Dig Baton Rouge

Never Look Back

By Kaci Yoder

With handclaps, “honey harmonies” and a makeshift drum kit in the back of their car, female indie duo Silo has a mission.

VENUE: Atomic Pop Shop
EVENT: Live performance by Silo, June 20 at 5 p.m.
PRICE RANGE: Free
ADDRESS: 2963 Government St.

Jennifer Jeffers and Renee Arozqueta take the stage this Friday at Atomic Pop Shop to kick off their first cross-country tour, and they’re ready to get some miles under their boots.

“We’ve ready to get out on the road and never look back,” Arozqueta said.

Their debut EP “Tall Tales” tempers upbeat, stompy sing-alongs with roomy, thoughtful tunes that allow plenty of space for improvisation and spreading melodies. Elements of bluegrass and folk mixed with notes of soul and some Creole leanings make Silo’s songs resonate any Southern listener.

Rooted in the rich, authentic culture of the small Louisiana town that brought them together, Silo creates organic Americana that stands apart from the radio’s folk music trends. Jeffers has tested many of their songs on her Spanish classes, teaching her students the rhythms and words of “Mae,” the first track off of “Tall Tales.”

Though Arozqueta is a Pensacola transplant and Jeffers hails from Little Rock, both now call southern Louisiana home. The two met through Teach For America when both were assigned to the tiny town of Tallulah, La. and struck up an immediate friendship, with Arozqueta keen to make 24-year-old Jeffers her new creative partner.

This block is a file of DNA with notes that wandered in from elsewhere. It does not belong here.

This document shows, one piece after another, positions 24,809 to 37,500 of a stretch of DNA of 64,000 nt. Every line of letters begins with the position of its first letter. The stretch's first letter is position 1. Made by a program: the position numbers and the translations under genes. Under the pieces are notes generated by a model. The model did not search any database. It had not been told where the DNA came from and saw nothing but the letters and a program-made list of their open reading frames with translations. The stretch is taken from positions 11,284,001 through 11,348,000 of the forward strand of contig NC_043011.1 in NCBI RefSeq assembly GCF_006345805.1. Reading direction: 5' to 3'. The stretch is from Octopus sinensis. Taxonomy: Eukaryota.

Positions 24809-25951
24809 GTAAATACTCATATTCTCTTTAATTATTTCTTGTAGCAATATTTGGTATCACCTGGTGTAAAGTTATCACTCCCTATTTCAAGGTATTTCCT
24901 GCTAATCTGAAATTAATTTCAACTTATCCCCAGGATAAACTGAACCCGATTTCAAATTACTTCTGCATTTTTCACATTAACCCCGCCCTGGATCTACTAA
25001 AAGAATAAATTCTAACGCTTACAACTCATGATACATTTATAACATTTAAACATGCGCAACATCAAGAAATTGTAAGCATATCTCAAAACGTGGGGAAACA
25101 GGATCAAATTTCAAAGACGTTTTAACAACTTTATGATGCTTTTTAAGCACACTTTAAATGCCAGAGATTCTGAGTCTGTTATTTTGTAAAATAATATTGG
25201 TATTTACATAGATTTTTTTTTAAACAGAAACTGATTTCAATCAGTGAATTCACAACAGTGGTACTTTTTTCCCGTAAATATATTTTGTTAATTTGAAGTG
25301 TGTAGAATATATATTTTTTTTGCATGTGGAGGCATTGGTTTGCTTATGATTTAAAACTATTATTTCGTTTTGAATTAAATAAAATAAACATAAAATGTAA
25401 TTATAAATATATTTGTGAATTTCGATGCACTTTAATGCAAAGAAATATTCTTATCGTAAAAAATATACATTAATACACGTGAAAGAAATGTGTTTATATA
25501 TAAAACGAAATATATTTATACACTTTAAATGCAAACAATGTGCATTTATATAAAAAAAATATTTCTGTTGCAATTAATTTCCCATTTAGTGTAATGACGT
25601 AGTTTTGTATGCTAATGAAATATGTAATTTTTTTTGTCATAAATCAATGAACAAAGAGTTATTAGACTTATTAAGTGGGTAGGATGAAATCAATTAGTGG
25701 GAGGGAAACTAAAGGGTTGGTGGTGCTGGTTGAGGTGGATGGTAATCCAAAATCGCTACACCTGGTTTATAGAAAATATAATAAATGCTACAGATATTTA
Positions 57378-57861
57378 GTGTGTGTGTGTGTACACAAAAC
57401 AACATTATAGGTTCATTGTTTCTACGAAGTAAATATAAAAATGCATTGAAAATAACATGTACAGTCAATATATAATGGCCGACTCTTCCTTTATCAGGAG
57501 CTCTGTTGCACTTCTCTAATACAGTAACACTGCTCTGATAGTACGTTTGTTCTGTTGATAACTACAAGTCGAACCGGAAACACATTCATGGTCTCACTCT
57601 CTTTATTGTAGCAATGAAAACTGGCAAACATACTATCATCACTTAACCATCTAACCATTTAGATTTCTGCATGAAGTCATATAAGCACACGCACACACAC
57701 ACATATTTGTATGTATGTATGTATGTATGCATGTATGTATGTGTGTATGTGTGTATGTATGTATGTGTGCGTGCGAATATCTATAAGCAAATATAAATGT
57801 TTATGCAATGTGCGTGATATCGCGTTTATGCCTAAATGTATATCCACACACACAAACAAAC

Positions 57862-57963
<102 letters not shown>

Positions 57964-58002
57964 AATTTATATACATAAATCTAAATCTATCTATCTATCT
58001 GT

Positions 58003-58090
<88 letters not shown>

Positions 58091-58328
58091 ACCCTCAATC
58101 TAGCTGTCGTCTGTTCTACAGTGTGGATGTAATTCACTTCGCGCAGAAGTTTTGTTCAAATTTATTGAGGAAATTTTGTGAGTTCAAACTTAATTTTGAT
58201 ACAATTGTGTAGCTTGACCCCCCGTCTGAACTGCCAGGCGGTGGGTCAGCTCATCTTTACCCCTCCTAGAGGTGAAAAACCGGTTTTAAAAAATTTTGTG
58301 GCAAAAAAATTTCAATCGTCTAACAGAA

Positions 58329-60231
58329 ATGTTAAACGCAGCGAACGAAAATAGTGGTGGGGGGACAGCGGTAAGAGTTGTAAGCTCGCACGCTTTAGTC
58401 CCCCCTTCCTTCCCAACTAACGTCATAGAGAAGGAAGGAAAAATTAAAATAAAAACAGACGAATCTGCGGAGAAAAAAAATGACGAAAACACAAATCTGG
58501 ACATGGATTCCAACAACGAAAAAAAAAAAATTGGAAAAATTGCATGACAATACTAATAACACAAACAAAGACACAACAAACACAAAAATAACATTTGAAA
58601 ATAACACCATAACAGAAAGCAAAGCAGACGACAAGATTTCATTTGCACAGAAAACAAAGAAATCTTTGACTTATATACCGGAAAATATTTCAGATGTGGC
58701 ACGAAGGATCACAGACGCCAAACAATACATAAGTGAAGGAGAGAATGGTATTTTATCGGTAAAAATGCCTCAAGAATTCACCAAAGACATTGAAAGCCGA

“When I saw that Jenn could play banjo I was like, ‘Oh, you need to come with me,'” said 29-year-old Arozqueta, who toured for more than three years as a one-woman band before moving to Tallulah.

The two began making music together in the summer of 2012, and have developed a signature sweet, harmonious sound and a knack for crystallizing moments of their deep south experience into songs.

Playing a multitude of instruments came naturally to both women, who branched out from classical piano training into a wide range of string and percussion instruments that includes everything from ukelele to glockenspiel. While Jeffers shines on banjo, Arozqueta’s speciality is accordion.

And, leaning on Arozqueta’s experience as a solo act, Silo does the work of a full band with looped sounds and stacked vocals to fill out their live performances.

According to Jeffers, the duo favors cozier venues that allow them to connect with a crowd and bring listeners into the creation of the music.

“We love intimate shows, and that’s really the venue that Silo is best suited for. We like to get people involved,” Jeffers said. The small stage at Atomic Pop Shop, she said, should be the perfect place to start their clap-along, immersive tour.

The ladies plan to spend the summer looping around the Southeast through bars and shops, switching between instruments along the way and calling on crowds to sing with them. Audiences can expect plenty of banter, rich harmonies and a couple of fresh faces behind an equally fresh sound.

 

 

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